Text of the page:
Express Entry

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Express Entry is a system used by the Canadian government to manage applications for Canadian permanent residence through certain economic immigration programs.[1] The Express Entry system is used to manage applications for skilled and qualified workers.[2] Express Entry is designed to facilitate the immigration of skilled workers to Canada "who are most likely to succeed economically."[3] The system boasts efficient processing times, with 80% of applications processed in 6 months or less.[4]

Those who are eligible for one of the programs managed by Express Entry submit an entry and the Canadian government issues and successful candidates can submit an application for permanent residence.[5] A positive result on this application will grant the applicant, and their accompanying family members, Canadian permanent resident status.[6]

Economic value versus "first-come first-served"[edit]

Express Entry replaced the original "first-come first-served" immigration selection system. Express Entry was expected to be more responsive to regional labour shortages.[7] It systemically favours qualified immigrants by prioritising such individuals and avoids the arbitrary selections of the previous system which, in some cases, were based on a first come basis.[8][9] According to Colin Singer, an immigration lawyer, the ideal candidate for Express Entry is "someone in their 20s that's very proficient in one of Canada's official languages [English and French], and is highly educated, likely at a master's [degree] level."[10]

Concerns have also been expressed about the Express Entry system. Morton Beiser and Harald Bauder (2014) of Ryerson University wrote "Canada’s once pathbreaking immigration policies are being transformed into a system that mainly serves employers, treating immigrants not as future citizens or members of Canadian communities and families but merely as convenient or cheap labour." Others[who?] fear that Express Entry gives too much power to politicians and bureaucrats. Advocates of Express Entry claim that Express Entry can reduce the number of migrants who fail to get work by better fitting immigrants to existing jobs vacancies.[11]

The system[edit]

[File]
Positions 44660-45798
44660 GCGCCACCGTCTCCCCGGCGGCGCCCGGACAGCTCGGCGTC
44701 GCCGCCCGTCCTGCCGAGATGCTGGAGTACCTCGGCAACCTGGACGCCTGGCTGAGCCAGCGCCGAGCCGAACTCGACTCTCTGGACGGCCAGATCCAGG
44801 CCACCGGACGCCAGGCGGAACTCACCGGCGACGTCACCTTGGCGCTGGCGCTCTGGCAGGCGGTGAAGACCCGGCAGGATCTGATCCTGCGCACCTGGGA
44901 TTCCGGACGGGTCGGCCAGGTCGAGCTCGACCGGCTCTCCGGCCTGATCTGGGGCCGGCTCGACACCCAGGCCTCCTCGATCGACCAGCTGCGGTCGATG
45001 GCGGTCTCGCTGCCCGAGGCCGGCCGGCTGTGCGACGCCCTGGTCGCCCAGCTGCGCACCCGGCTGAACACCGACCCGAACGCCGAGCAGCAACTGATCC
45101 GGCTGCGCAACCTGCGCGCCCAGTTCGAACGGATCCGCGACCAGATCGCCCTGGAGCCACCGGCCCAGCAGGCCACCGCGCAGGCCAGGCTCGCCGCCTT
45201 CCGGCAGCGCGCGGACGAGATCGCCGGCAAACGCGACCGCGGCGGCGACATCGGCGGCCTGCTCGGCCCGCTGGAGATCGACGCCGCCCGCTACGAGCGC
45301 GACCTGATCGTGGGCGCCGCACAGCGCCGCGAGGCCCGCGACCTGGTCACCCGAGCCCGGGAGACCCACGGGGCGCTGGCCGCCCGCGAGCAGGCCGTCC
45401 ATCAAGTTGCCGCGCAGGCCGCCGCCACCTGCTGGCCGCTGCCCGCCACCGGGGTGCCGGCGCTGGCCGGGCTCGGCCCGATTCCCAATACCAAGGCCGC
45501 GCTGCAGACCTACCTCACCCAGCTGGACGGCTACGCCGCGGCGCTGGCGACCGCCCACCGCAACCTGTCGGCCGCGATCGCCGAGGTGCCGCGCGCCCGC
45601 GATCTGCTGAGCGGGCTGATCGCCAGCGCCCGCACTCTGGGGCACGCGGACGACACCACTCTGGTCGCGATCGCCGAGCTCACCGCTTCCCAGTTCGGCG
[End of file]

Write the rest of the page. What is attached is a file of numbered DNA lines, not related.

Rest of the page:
The total number of immigrants invited depends on the quota the Canadian government has set for itself. For 2018 the quota set is 310,000 immigrants.[12] This quota is then reached by skimming from the top of the express entry pool and inviting the highest ranking candidates. For example, on February 7, 2018, the quota was 3,000 immigrants.[13] Thus the top-ranked 3,000 individuals were invited. In the past[when?] the government has repeated this draw multiple times per year.[14]

References[edit]

  1. ^ Canada, Immigration, Refugees and Citizenship. "Express Entry System - Canada.ca". www.canada.ca. Retrieved 2018-10-10.
  2. ^ Canada, Immigration, Refugees and Citizenship. "Express Entry: What prospective candidates need to know - Canada.ca". www.canada.ca. Retrieved 2018-10-10.
  3. ^ Canada, Immigration, Refugees and Citizenship. "Express Entry: What prospective candidates need to know - Canada.ca". www.canada.ca. Retrieved 2018-10-10.
  4. ^ Canada, Immigration, Refugees and Citizenship. "Express Entry System - Canada.ca". www.canada.ca. Retrieved 2018-10-10.
  5. ^ Canada, Immigration, Refugees and Citizenship. "Submit an Express Entry profile: Respond to an invitation - Canada.ca". www.canada.ca. Retrieved 2018-10-10.
  6. ^ Canada, Immigration, Refugees and Citizenship. "Express Entry System - Canada.ca". www.canada.ca. Retrieved 2018-10-10.
  7. ^ Lotf Ali, Jan Ali (October 2014). "Welcome to Canada? A Critical Review and Assessment of Canada's Fast-Changing Immigration Policies" (PDF). Ryerson Centre for Immigration & Settlement: 18.
  8. ^ Ibbitson, John (December 2014). "Bootstrap Immigrants: Assessing the Conservative Transformation of Canada's Immigration Policy". Centre for International Governance Innovation: 6.
  9. ^ Wattles, Jackie (18 March 2016). "Want to move to Canada? Here's what you need to know". CNN Money. Retrieved 6 March 2018.
  10. ^ Wattles, Jackie (18 March 2016). "Want to move to Canada? Here's what you need to know". CNN Money. Retrieved 6 March 2018.
  11. ^ Ibbitson, John (December 2014). "Bootstrap Immigrants: Assessing the Conservative Transformation of Canada's Immigration Policy". Centre for International Governance Innovation: 6.
  12. ^ Scotti, Monique (1 November 2017). "Canadian government wants 310,000 immigrants in 2018, 340,000 a year by 2020". Global News. Retrieved 6 March 2018.
  13. ^ Smith, Katem and Turner, Stephen Eman and Noah (21 February 2018). "New Express Entry draw invites 3,000 candidates to apply for Canadian permanent residence". CANADA IMMIGRATION NEWSLETTER. Retrieved 5 March 2018.
  14. ^ "Express Entry results: Previous rounds of invitations". www.canada.ca.